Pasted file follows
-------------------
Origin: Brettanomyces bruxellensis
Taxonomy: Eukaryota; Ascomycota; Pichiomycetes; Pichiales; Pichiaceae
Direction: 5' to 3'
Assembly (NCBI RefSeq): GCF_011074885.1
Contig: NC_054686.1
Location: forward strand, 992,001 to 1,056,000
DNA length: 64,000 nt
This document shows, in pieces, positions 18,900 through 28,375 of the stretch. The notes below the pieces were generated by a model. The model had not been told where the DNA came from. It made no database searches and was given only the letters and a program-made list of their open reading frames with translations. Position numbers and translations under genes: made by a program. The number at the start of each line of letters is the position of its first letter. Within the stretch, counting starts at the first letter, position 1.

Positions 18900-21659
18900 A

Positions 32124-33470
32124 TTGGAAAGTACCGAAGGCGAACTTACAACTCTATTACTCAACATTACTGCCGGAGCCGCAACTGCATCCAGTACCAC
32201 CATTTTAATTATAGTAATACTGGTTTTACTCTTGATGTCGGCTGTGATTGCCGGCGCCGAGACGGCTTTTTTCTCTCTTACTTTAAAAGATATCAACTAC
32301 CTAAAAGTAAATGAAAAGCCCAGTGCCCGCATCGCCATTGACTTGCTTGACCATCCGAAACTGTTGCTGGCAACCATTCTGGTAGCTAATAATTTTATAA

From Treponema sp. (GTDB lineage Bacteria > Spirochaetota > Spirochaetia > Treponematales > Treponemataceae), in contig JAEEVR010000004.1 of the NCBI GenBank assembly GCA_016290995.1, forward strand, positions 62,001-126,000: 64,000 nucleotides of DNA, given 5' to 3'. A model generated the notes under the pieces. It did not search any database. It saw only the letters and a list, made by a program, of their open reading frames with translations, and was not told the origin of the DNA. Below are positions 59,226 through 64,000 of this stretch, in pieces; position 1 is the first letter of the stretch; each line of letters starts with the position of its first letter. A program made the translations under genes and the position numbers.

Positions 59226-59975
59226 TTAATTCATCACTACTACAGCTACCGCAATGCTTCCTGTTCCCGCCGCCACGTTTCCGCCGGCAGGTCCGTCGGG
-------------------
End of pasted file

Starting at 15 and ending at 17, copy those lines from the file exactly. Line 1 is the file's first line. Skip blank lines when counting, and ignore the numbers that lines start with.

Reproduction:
From Treponema sp. (GTDB lineage Bacteria > Spirochaetota > Spirochaetia > Treponematales > Treponemataceae), in contig JAEEVR010000004.1 of the NCBI GenBank assembly GCA_016290995.1, forward strand, positions 62,001-126,000: 64,000 nucleotides of DNA, given 5' to 3'. A model generated the notes under the pieces. It did not search any database. It saw only the letters and a list, made by a program, of their open reading frames with translations, and was not told the origin of the DNA. Below are positions 59,226 through 64,000 of this stretch, in pieces; position 1 is the first letter of the stretch; each line of letters starts with the position of its first letter. A program made the translations under genes and the position numbers.

Positions 59226-59975
59226 TTAATTCATCACTACTACAGCTACCGCAATGCTTCCTGTTCCCGCCGCCACGTTTCCGCCGGCAGGTCCGTCGGG